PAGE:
Avrom Yanovsky (1911–1979) was a Canadian graphic artist and editorial cartoonist, whose work appeared in a variety of leftist publications. He was known professionally as Avrom, though some of his work was also signed Armand, Richards or Tinòdi. In 1966-67, he was president of the Canadian Society of Graphic Art.
Avrom Yanovsky Personal life
Avrom Yanovsky was born in Kryvyi Rih, in southern Ukraine in 1911 and two years later his family emigrated to Winnipeg. His parents were political activists and were involved in the Winnipeg general strike of 1919. His son was a musician and restaurateur Zalman Yanovsky.
During the twenties, he began drawing cartoons for various labor union newspapers and in 1928 studied at The Winnipeg School of Art with LeMoine FitzGerald. In 1930 he moved to Toronto and in 1933 studied at the Ontario College of Art under Yvonne McKague Housser, John Alfsen, and Rowley Murphy. In 1938 he won a scholarship to study at the American Artists’ School in New York. Throughout his life, he was a political activist, a unionist, and a communist. During the thirties, Yanovsky produced numerous political cartoons for socialist/communist organs such as Masses and The Worker.
Avrom Yanovsky’s Career
In the 1930s, Yanovsky’s cartoons and illustrations appeared in left-oriented periodicals such as Masses and New Frontier and party newspapers such as The Worker and its successor, the Daily Clarion.” From the 1940s to the 1970s, he published in the Canadian Tribune and a number of union and ethnic newspapers and leftist magazines. His cartoons attacked unemployment, poverty, fascism, racism, and capitalism. They also promoted labor unions, human rights, anti-imperialism and other causes, including, by the 1950s, Canadian nationalism, peaceful coexistence, and nuclear disarmament.
Avrom Yanovsky Comics
In the late summer of 1945, after the war was over, Avrom Yanovsky began drawing stories for Bell Features Publications. His main creation was Major Domo and Jo-Jo in Joke Comics No. 21 and around the same time he did a one-off strip in Commando Comics No. 13 called “Sasha and Masha -The Young Russian Guerillas”.
The singularity of Yanovsky’s creation is that Major Domo is an armless war veteran who now serves and an undercover agent for the “United Nations Investigation Bureau” with his pint-sized assistant (a former underground leader in occupied Europe).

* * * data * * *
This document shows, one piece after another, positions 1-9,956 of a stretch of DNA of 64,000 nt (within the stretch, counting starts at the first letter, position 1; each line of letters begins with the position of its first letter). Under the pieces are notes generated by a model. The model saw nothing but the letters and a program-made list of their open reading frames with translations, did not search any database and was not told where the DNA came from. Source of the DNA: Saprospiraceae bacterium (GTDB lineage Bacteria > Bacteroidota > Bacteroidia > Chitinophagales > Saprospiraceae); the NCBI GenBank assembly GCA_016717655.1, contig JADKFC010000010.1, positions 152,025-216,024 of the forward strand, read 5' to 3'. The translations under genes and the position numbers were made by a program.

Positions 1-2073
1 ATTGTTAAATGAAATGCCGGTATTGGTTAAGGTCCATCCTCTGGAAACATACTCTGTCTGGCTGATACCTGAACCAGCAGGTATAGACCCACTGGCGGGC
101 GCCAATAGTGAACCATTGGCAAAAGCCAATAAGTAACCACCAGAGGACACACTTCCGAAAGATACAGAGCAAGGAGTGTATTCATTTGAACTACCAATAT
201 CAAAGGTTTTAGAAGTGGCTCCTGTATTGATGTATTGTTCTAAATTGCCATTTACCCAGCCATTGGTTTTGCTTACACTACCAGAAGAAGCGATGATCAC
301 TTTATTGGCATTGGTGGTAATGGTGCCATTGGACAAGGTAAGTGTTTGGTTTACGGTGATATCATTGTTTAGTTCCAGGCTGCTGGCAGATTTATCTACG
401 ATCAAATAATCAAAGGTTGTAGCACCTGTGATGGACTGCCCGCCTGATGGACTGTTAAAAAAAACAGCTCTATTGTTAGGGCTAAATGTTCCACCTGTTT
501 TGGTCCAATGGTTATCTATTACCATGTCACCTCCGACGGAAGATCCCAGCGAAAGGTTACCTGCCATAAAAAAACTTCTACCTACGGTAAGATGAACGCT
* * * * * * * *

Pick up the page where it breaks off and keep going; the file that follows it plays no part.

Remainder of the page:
Sometimes he signed these stories with the pen name “Armand” rather than his usual pen name “Avrom.”There is an unusual occurrence for Bell Features Publications and probably for WECA books in general that involve Yanovsky. He produced a three-part, serialized Major Domo story that extends over three different Bell Features titles. The “saga” of the “Mysterious Mr. Mister” begins in Major Domo’s usual title Joke Comics No. 25 but then jumps over to Triumph Comics No. 30 for episode two and then concludes in Dime Comics No. 28.All this close to the final issues of each title. Avrom Yanovsky also created a private detective named Hugh Dunnit that appeared in Dime Comics No. 26 and Mr. Distracted Attorney in the last few issues of Commando Comics. Yanovsky’s style was angular, animated and wild, untypical of main comic book fare from the period and exceedingly effective.
Although known mainly as a cartoonist, Yanovsky also exhibited sketches, drawings, and lithographs at the annual shows held by the Canadian Society of Graphic Art. In 1952, he published a folio of lithographs. During the brief heyday of Canadian comic books in the 1940s, he created stories and art for several series published by Bell Features. Yanovsky also designed costumes and settings for stage productions, especially those associated with the Labour League Mutual Benefit Society, later part of the United Jewish People’s Order, where he was an active member.
In 1958, he was appointed as the editor of the English section of the Canadian Jewish weekly Vochenblatt Throughout his career, Yanovsky gave entertaining chalk-talks on political, historical and biblical themes to children’s classes, union meetings, and other audiences.
He was also known for a mural depicting the Canadian doctor Norman Bethune, which was completed in 1964 for display at Communist Party headquarters in Toronto In recent years, several websites have posted examples of his art, including photographs of the Bethune mural. Yanovsky had been deeply moved by the murals of Rivera, Siqueiros and especially Clemente Orozco and had studied with American muralist Anton Refregier.
He also did illustrations for political plays such as Eight Men Speak which was originally banned in Canada.
Lucy Kaplansky chose one of Avrom Yanovsky’s painting for the cover of her Reunion CD released in September 2012. It’s a painting of Lucy Kaplansky’s grandmother’s bakery in Toronto. Yanovsky worked at the bakery and painted himself into the bottom left-hand corner.
There exists an annual “Avrom Yanovsky Bursary in Fine Arts” at York University with the benefactor listed as Anna Yanovsky, Avrom’s wife. It is intended for students who are completing studio-based studies that require supplies or materials beyond regular student fees and are meant to assist in the purchase of such supplies as they are needed to complete creative studio or performance-based work.
Avrom Yanovsky was also the father of perhaps a more famous son called Zal Yanovsky of the Lovin’ Spoonful and Kingston’s Chez Piggy restaurant. Avrom Yanovsky died early in 1979 in Toronto.
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